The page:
A Location is the person you don’t know very well who always seems to be looking at the clock. Aah … our rendezvous is 47% complete. Soon I’ll be free of your location-deficient reading skills.

That’s the thing. Amazon seems to have missed that this is about friendship and familiarity and comfort. This isn’t a science problem to be solved with some magnificent algorithm. It’s a very simple human need – give us page numbers because we like them and we understand what they mean. 

This whole ‘real’ page numbers thing is strange. When is a page number not real? We see the page and the page number is on it – and it’s real. How could it possibly be unreal? It’s locations that are unreal. Popping up like weeds and pushing out page numbers. Annoying little pests – plus there are so many of them. Thousands of them – crawling all over our books and threatening to crawl up our hands.

The Simplest Solution

Just use Page Numbers.

Make it a mode –

Page Numbers Mode: For people who can’t do the multi-dimensional integration and plasma-fluid surface tension calculations required to fathom Locations.

Change it according to font size or make it fixed on the average font size. Anything is fine. As long as every page on the Kindle has a page number.

Don’t hide it behind the menu and don’t introduce it book by painful book. Just put it into every book.

It’s not going to please people who are in book clubs or those students who actually read their textbooks (and aren’t willing to do a search). However, all other Kindle owners (or at least a large portion of them) are going to be very happy to get an old friend back.

A book has pages and pages go well with page numbers. If the Kindle wants to re-create the best book reading experience, Amazon should consider letting go of its attachment to locations and percentage complete.

Kindle adds Page Numbers

The Kindle now has a software update available that adds real page numbers. The software update with the Kindle Page Numbers feature is now available as a free early preview.

You can get the Kindle software update with real page numbers at the Amazon Help page. There are instructions on how to install it. Please note that this software update is only for Kindle 3 and Kindle WiFi.

Here’s what Amazon has to say about it on their blog post about the Kindle Page Numbers feature –

 Real Page Numbers – Our customers have told us they want real page numbers that match the page numbers in print books so they can easily reference and cite passages, and read alongside others in a book club or class.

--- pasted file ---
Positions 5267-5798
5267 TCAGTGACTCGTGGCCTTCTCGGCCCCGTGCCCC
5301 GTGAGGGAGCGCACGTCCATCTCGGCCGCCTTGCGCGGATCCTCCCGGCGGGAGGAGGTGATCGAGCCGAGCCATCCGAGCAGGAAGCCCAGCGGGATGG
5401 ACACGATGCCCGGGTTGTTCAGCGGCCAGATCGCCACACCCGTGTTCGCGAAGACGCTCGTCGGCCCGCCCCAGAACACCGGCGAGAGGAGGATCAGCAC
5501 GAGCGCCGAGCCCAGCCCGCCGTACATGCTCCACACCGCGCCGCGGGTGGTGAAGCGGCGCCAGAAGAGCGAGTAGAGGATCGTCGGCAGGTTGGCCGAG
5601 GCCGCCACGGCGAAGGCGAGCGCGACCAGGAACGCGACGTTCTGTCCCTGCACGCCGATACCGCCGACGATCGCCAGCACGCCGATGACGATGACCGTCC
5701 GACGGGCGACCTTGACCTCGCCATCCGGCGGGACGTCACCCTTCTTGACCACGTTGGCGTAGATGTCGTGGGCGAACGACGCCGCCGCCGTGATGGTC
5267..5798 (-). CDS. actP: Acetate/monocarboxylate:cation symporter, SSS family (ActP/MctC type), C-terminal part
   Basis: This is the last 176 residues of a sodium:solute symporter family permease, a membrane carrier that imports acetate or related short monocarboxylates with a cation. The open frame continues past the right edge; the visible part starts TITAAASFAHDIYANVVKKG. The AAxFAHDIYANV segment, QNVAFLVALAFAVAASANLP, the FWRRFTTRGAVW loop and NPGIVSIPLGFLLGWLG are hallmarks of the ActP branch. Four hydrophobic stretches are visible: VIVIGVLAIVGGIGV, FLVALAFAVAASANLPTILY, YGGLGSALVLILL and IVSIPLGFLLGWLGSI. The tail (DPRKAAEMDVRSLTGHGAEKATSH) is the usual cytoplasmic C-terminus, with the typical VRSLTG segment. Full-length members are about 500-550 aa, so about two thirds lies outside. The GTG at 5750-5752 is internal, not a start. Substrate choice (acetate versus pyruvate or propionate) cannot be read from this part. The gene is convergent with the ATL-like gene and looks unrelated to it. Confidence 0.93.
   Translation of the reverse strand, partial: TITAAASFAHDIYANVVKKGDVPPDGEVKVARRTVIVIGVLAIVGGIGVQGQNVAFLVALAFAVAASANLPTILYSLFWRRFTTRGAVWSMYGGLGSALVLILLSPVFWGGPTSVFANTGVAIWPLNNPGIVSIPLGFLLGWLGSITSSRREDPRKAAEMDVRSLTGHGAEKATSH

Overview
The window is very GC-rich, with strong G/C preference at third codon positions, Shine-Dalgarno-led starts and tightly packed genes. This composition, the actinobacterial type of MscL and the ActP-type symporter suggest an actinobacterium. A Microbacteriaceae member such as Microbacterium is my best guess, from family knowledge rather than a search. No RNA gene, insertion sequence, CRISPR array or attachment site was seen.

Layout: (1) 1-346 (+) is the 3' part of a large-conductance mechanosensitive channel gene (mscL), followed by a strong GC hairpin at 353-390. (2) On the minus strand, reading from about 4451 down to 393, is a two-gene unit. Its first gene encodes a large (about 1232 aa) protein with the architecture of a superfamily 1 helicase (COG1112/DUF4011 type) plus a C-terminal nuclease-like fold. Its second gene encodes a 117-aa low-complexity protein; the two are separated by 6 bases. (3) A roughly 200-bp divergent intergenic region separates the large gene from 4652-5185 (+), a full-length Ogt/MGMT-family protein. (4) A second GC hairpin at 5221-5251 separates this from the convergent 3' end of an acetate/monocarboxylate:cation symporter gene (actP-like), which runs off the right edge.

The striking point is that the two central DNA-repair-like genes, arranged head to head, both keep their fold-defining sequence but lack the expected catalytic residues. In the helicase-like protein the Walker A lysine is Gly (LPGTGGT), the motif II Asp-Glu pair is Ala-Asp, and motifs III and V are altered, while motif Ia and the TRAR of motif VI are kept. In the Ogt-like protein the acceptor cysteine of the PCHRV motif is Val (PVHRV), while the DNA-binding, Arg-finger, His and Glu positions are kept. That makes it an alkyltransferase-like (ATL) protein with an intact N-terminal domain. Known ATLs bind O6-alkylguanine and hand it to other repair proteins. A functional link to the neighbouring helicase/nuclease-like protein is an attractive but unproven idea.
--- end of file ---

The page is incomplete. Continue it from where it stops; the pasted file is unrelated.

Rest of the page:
Rather than add page numbers that don’t correspond to print books, which is how page numbers have been added to e-books in the past, we’re adding real page numbers that correspond directly to a book’s print edition.

We’ve already added real page numbers to tens of thousands of Kindle books, including the top 100 bestselling books in the Kindle Store that have matching print editions and thousands more of the most popular books.  Page numbers will also be available on our free “Buy Once, Read Everywhere” Kindle apps in the coming months.

Funny how Amazon fires a shot at Nook and Sony Reader with the little ‘how page numbers have been added to ebooks in the past’ snip. Actually, it’s strange – Nook books do seem to use real page numbers or something like that. Sony definitely adds page numbers for some books. Perhaps someone with more experience using Nook and Sony Reader can chime in.

Kindle Page Numbers – The Details

Let’s see –

  1. Only available for Kindle 3 and Kindle WiFi owners. 
  2. Currently available as an ‘early preview’. You can download it now or wait for whenever it’s no longer an early preview.
  3. These are real page numbers corresponding to the page numbers in real books.
  4. ‘Real’ Page Numbers have already been added to tens of thousands of Kindle books. This is such a perfect opportunity to make fun of Amazon’s love of vagueness. We have added an unspecified number of page numbers to an unspecified number of books. These are real page numbers as opposed to unreal page numbers. With real page numbers you can never tell exactly how many books have them.
  5. Page Numbers will soon be available in books read using Kindle Reading Apps.

This is a hugely important feature, and Amazon adding it increases the gap between Kindle and other dedicated eInk eReaders.

How much of a difference do Kindle Page Numbers make?

Well, let’s consider the missing features that come up more often than ‘a lack of page numbers on the Kindle’ when people are choosing which eReader to buy.

  1. Library Books.
  2. ePub.

That’s it. Nothing else comes to mind.

Page Numbers are probably the 3rd or 4th biggest reason people were choosing a rival eReader instead of the Kindle. Now, Kindle has ‘Real’ page numbers and it’s increased the gap between it and Nook and Sony Reader.

random thoughts on page numbers, more offers for Monday